The kind of unconditional statement I have been trying hardest to avoid is one that refuses to consider conditions at all because it has already decided, or is in haste to decide, that only a god can save us. A rational calculation of probabilities is hardly an adequate or indeed an eligible alternative, given what is to be feared about the future and what is already being suffered in the intolerable conditions of the present. The secular conception of hope of which we are in need would have to fall somewhere between the two.


Bruce Robbins is Old Dominion Foundation Professor of the Humanities at Columbia University.


Published on January 25, 2016

41. See Malcolm Bull, “What is the Rational Response?,” The London Review of Books (May 24, 2012), 3-6. Bull’s article is a review of Stephen Gardiner’s A Perfect Moral Storm: The Ethical Tragedy of Climate Change (New York: Oxford University Press, 2011).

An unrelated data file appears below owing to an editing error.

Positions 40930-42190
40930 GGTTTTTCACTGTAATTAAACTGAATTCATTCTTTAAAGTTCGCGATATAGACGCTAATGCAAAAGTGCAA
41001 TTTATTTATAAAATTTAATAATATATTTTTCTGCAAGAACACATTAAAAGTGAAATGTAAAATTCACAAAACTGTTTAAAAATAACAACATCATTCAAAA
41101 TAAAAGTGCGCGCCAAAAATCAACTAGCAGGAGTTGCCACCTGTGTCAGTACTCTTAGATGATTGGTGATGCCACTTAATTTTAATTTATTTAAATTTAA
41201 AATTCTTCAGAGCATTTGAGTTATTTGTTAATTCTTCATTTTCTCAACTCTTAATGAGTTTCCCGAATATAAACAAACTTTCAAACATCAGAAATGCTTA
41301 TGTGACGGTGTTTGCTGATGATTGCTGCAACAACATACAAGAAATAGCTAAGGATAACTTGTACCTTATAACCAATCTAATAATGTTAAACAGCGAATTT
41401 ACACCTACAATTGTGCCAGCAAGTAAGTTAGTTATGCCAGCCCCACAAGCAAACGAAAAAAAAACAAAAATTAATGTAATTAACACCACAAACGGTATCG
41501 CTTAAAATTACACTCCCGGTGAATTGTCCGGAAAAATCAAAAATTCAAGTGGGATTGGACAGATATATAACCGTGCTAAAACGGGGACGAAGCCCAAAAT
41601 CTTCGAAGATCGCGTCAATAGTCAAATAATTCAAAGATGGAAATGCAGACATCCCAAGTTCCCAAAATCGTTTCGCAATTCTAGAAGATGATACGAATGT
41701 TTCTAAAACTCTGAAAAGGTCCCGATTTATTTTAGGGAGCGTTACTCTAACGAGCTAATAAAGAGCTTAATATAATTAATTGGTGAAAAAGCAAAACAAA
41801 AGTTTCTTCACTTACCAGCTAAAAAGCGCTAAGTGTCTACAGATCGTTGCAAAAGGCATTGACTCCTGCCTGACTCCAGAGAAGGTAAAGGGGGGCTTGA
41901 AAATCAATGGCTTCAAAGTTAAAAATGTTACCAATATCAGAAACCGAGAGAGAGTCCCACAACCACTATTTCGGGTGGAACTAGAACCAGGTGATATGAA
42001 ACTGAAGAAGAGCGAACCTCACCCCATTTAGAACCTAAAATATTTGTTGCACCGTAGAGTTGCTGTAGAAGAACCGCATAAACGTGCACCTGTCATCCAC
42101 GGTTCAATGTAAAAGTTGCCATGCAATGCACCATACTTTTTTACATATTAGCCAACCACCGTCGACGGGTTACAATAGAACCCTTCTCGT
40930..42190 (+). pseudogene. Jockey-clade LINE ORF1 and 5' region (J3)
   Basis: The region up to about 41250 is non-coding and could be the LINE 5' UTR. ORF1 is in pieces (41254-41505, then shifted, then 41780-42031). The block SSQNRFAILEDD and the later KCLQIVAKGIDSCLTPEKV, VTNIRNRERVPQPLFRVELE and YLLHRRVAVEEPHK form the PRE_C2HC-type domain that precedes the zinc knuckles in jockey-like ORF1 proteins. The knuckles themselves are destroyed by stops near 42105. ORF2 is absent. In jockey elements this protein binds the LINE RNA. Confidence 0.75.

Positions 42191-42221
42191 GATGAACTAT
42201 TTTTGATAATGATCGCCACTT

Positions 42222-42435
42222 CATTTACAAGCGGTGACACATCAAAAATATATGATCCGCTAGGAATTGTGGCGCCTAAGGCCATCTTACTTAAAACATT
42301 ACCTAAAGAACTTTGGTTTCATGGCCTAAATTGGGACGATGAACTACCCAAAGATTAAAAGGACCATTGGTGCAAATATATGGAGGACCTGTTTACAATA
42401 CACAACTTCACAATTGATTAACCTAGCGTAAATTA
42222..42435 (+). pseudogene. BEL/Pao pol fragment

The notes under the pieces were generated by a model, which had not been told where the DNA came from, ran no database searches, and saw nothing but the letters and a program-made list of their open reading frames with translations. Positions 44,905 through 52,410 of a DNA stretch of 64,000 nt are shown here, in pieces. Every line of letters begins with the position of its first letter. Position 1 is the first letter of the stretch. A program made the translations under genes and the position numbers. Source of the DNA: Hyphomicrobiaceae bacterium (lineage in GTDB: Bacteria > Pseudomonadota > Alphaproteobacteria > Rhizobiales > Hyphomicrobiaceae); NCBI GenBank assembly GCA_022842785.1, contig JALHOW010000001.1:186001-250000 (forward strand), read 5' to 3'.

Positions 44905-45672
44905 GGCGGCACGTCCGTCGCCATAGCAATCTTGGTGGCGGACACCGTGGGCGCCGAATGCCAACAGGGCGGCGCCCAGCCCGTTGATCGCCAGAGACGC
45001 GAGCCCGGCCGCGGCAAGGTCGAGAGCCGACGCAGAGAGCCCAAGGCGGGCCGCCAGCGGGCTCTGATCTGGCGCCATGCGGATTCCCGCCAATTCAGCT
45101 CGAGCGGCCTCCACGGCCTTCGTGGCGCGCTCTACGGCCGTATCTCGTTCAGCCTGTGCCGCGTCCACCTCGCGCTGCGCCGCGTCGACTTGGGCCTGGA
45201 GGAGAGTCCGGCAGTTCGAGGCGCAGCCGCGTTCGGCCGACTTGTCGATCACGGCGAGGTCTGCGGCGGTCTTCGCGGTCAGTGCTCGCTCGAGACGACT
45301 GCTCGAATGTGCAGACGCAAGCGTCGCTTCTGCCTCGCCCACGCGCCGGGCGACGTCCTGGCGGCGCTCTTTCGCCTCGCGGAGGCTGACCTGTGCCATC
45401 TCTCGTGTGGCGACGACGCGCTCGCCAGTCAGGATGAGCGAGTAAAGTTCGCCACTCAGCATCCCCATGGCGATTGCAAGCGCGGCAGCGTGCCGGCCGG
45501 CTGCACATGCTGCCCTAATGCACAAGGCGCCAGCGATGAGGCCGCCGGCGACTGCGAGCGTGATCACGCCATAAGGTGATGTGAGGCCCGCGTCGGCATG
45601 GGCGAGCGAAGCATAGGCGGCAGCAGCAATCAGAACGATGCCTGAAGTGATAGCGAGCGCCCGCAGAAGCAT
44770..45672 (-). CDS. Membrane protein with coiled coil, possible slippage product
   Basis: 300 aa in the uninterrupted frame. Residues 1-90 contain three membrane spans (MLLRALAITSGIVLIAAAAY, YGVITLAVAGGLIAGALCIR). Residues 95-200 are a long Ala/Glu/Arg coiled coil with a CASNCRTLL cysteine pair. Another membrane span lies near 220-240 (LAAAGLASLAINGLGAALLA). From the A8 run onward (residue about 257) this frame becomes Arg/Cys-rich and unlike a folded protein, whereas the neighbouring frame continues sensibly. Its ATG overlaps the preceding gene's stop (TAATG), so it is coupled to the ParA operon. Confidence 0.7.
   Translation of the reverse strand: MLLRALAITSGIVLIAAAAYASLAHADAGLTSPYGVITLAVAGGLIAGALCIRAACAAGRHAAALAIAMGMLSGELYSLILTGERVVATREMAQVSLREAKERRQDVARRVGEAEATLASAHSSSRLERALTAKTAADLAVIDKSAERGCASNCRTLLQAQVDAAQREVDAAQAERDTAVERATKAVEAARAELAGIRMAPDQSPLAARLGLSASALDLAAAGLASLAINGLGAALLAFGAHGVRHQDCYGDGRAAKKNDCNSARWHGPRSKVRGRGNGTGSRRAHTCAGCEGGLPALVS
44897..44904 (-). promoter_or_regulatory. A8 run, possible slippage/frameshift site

42. Arjun Appadurai, The Future as Cultural Fact, 127.

43. Whether hope should count as a political concept depends, today, on whether we believe politics exists at the scale beyond the nation–whether our social imaginaries include what Gramsci never got to call the “international-popular.” Incertitude about the future is the common human condition, but it seems more important to stress that the incertitude is unevenly distributed, especially on the global scale. The same can be said of hope. Access to hope is unequal. Like precarity, it is a metric by which injustice demands to be measured. In order to fulfill our responsibility to see that hope is better distributed, we will also have to ensure that it is better grounded.